TOKYO -- As healthy earnings results continue to go unrewarded in Japan's stock market, observers are looking to Sony to buck the trend and provide a new direction.
The electronics and entertainment giant is believed to be off to a strong start this fiscal year. Group operating profit is seen topping 100 billion yen ($905 million) for the first time in a decade for the April-June quarter, up from the year-earlier 56.1 billion yen, thanks to brisk sales of smartphone image sensors, 4K televisions and digital cameras. This would put the company on track toward its first record profit in 20 years.
Markets have priced in these expectations. Sony shares touched a year-to-date high of 4,616 yen Thursday and stayed high Monday. The lofty valuation has prompted concern that the earnings announcement will trigger a temporary sell-off as investors run out of incentives to trade on.
For one, Sony's game business is showing positive signs. The segment had given investors fresh cause for concern in April, when the company released fiscal 2016 earnings suggesting that sales of the PlayStation 4 console had plateaued.
"I'd thought profits would peak this fiscal year, but now I think further growth is likely," said Masaru Sugiyama of Goldman Sachs Japan.
Games in which Sony itself has a hand, which tend to offer fat margins, will probably play a role. These include a title due out next year based on the "Spider-Man" franchise. Key to its prospects will be the performance of "Spider-Man: Homecoming" at the box office. The movie's strong showing so far since opening in July suggests higher odds of the game's success.
Sony was at one point surpassed in market capitalization by Nintendo, which has been buoyed by the success of the Switch hybrid console. But the PlayStation's devoted fan base means the two companies are unlikely to fight much over the same customers. A Sony executive even remarked that the Switch could be good news for the company if it gives the broader video game market a shot in the arm.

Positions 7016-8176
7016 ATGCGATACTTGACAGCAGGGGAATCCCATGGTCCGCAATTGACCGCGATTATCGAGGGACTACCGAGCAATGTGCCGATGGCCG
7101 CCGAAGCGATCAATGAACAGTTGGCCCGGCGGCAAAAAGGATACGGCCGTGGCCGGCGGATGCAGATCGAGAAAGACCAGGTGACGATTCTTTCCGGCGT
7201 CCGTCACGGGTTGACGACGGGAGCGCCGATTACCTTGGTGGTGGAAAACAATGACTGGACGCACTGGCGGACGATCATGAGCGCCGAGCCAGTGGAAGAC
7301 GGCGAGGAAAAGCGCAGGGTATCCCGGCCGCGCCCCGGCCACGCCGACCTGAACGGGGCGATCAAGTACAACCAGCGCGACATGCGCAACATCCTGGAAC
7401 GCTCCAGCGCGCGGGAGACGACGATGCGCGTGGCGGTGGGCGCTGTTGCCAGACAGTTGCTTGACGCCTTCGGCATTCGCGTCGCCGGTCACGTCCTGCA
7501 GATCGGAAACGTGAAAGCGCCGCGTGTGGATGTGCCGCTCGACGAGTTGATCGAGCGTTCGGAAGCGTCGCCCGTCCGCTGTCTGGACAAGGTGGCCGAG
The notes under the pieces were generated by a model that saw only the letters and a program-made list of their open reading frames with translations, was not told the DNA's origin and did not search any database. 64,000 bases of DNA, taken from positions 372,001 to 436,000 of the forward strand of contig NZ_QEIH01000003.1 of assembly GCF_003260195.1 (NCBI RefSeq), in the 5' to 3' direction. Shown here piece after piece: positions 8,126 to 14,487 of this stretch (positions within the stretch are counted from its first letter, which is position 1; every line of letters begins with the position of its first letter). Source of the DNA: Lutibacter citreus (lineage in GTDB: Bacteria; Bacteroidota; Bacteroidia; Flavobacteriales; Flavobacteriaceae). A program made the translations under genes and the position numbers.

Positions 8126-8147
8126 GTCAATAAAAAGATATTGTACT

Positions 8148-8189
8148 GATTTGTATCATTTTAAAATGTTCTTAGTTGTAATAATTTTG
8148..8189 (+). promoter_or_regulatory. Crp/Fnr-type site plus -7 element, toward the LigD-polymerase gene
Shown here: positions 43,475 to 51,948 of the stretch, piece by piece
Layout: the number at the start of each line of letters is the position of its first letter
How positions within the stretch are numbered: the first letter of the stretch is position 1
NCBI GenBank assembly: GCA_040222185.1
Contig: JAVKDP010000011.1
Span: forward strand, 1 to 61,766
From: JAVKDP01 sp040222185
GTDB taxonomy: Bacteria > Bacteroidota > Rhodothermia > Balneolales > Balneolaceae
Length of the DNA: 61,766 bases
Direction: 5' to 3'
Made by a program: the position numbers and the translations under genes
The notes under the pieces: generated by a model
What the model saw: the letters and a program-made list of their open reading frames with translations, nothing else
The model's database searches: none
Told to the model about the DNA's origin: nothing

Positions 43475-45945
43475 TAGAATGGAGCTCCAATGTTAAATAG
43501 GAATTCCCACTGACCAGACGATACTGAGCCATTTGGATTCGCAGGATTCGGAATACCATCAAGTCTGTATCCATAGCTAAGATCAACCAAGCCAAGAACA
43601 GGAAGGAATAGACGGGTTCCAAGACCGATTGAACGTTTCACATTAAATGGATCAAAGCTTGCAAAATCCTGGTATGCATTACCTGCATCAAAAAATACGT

Sony's market cap has since overtaken Nintendo's again, with the gap reaching 430 billion yen based on Monday's closing prices.
A safer bet
Exchange rates will also probably work in Sony's favor. With American long-term interest rates treading water, the possibility that a widening interest rate gap between the U.S. and Japan could push the yen lower against the dollar is looking less likely. The yen is hovering around 110 to the greenback.
Each 1 yen appreciation by the Japanese currency against the dollar boosts Sony's annual operating profit by 3.5 billion yen. With future currency trends still unclear, investors may find it easier to opt for Sony than such other companies as automakers, whose profits rely heavily on a soft yen.
Sony's involvement in businesses prone to fluctuating demand, such as image sensors, means the risk remains that earnings could nose-dive. But a look at the results of major electronic parts makers suggests that demand for smartphone components remains strong for now.
A QUICK Consensus survey of analysts pegged Sony's April-June operating profit at 133 billion yen. Whether earnings beat this estimate will offer the first clue as to how the shares will move.
Despite earnings heading toward record territory, Sony's market capitalization sits at less than half the 2000 peak. Even after accounting for inflated valuations during the technology bubble, this is not good enough for investors familiar with the Sony of old. But if the stock makes it past Tuesday's earnings release unscathed, the venerable conglomerate could find itself riding high once more.